That’s why the spirit of any suffering we may go through – or that we may go through in the future as individual believers or as a Christian church, which does seem possible, as is the case, sadly, in many other countries today – that any suffering we may go through dare not provoke a response of a sinful kind of anger or hatred or vengeance on our part, but, because we are so sad for their souls that they feel that way, one of concern for others and love for others and forgiveness for others, exemplified by Stephen when his last words before falling asleep in his death were, “Lord, do not hold this sin against them,” just as his Savior had done a little bit earlier on the cross, when he said about those around him, “Father, forgive them, for they don’t know what they are doing.” It certainly was not fair Jesus had to suffer like that, and, humanly speaking, it is not one bit fair that we have to suffer in any way – whether a little or a lot – for being a follower of our Savior, but it is a high honor to do so. Jesus once said, “Blessed are those who are persecuted because of righteousness, for theirs is the kingdom of heaven.” Talk about not fair… Jesus says the kingdom of heaven itself belongs to people like you and me because of what he did to save people like you and me.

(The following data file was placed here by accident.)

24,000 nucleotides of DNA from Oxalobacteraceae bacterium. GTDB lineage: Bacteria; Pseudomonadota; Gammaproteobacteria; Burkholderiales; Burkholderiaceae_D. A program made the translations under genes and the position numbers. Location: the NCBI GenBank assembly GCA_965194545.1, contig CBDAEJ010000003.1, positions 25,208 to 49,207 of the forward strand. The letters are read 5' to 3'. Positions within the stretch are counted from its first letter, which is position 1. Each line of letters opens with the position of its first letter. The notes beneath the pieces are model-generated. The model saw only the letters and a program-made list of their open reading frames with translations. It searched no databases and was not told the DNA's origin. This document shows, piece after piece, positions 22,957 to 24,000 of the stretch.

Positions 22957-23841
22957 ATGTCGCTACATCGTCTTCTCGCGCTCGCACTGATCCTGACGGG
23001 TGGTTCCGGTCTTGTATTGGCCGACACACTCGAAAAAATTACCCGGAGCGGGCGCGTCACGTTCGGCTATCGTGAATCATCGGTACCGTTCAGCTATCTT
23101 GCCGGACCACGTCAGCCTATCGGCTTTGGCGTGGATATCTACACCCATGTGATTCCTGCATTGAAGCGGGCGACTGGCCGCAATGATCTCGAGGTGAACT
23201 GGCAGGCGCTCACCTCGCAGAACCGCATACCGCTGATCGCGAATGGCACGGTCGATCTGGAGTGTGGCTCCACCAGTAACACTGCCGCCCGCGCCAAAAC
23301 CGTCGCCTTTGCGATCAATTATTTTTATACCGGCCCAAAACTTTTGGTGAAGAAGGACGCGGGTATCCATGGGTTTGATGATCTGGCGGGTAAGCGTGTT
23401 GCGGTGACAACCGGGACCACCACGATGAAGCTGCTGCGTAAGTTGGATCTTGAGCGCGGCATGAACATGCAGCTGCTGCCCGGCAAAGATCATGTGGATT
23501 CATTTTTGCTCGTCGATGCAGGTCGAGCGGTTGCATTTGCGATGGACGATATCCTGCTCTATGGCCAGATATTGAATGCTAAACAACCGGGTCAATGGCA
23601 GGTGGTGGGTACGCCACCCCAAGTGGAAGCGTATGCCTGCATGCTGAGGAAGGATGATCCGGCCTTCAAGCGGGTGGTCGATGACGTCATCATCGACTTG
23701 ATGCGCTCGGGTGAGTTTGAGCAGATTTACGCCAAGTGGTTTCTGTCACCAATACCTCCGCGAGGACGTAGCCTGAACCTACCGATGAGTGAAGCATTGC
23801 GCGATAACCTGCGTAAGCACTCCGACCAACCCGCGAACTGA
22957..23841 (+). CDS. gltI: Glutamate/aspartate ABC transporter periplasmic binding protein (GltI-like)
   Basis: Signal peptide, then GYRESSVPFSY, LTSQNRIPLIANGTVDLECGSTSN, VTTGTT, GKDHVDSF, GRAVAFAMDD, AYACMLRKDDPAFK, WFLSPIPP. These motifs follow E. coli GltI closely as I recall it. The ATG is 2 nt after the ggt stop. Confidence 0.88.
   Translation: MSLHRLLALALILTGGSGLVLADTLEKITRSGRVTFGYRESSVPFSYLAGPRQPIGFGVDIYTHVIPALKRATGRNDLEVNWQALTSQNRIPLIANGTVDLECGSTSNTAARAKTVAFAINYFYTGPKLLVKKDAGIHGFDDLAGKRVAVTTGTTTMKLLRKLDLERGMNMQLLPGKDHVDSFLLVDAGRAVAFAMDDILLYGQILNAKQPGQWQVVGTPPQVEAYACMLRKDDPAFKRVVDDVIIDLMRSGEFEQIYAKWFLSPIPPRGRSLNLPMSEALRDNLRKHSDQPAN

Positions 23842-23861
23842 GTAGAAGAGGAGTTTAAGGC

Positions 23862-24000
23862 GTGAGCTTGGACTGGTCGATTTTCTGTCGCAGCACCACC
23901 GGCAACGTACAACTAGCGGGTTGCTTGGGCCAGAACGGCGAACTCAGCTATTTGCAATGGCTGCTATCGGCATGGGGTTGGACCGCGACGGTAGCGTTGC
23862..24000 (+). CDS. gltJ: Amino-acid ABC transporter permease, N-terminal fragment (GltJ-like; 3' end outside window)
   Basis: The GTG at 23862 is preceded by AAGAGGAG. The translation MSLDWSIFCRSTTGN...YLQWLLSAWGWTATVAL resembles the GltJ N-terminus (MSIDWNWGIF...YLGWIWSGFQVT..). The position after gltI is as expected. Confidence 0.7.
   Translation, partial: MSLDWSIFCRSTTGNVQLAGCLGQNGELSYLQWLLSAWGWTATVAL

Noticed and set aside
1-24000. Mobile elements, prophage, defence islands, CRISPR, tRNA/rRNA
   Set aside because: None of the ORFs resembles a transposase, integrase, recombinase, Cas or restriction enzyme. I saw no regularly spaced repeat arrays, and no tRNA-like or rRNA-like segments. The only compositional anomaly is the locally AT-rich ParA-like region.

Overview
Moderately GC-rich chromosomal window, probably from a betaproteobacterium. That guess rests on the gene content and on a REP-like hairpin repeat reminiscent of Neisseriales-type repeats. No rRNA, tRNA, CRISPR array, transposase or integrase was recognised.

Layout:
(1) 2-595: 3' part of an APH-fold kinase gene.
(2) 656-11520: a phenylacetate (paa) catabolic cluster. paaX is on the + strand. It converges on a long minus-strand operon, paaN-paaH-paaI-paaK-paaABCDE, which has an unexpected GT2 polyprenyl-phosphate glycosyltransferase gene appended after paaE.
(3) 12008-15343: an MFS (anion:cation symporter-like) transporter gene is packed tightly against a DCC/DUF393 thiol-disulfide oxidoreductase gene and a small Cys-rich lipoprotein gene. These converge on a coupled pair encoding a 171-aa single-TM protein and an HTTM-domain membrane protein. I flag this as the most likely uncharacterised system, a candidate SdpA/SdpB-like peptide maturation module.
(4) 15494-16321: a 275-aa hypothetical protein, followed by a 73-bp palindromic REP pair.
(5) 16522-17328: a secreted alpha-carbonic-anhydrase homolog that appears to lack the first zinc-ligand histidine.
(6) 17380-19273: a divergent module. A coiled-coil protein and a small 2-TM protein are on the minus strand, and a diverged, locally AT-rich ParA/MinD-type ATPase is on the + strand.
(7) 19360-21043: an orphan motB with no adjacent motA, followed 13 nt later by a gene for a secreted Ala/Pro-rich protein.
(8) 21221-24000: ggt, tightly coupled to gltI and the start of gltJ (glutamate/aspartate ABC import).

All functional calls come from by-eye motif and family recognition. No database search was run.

And what that means is that God uses people like you and me to show what God’s kingdom is like and to tell what God’s kingdom is like. In the midst of increasing human divisiveness all around us, let’s ask God to help each of us remember how special we are to him so that we can be careful to maintain a positive, Christ-centered attitude that looks to do what Stephen did, when he simply told people what the Bible said, like we also do today; when he was privileged to see wonderful results in God’s church, like we also see today; and when he entrusted his uncertain earthly future to his Lord, as we also want to do today and always, as we join him in someday seeing in our eternal future what God allowed him to see on that last day of his life: “Look,” Stephen said, “I see heaven open and the Son of Man standing at the right hand of God.” You and I will someday see Jesus standing at the right hand of God because we are part of the kingdom of God, so let’s all help each other not get all confused and worried if and when people oppose the very message that means so very much to us, and let’s all join each other in continuing to share the loving, saving message of our risen Savior Lord with ourselves and our children and others who at this time may not want anything to do with it – or with us – but whom our Lord wants everything to do with, because they, like us, are the ones whose sins our sinless Savior died for when he gave his life on the cross. Thank God that that’s the kind of fairness our Lord tells us for Jesus’ sake is his kind of fairness. And thank God that for the sake of Jesus we can hang on to that promise, when things we go through for the sake of Jesus don’t seem fair. Because of Jesus, all will be good. Amen.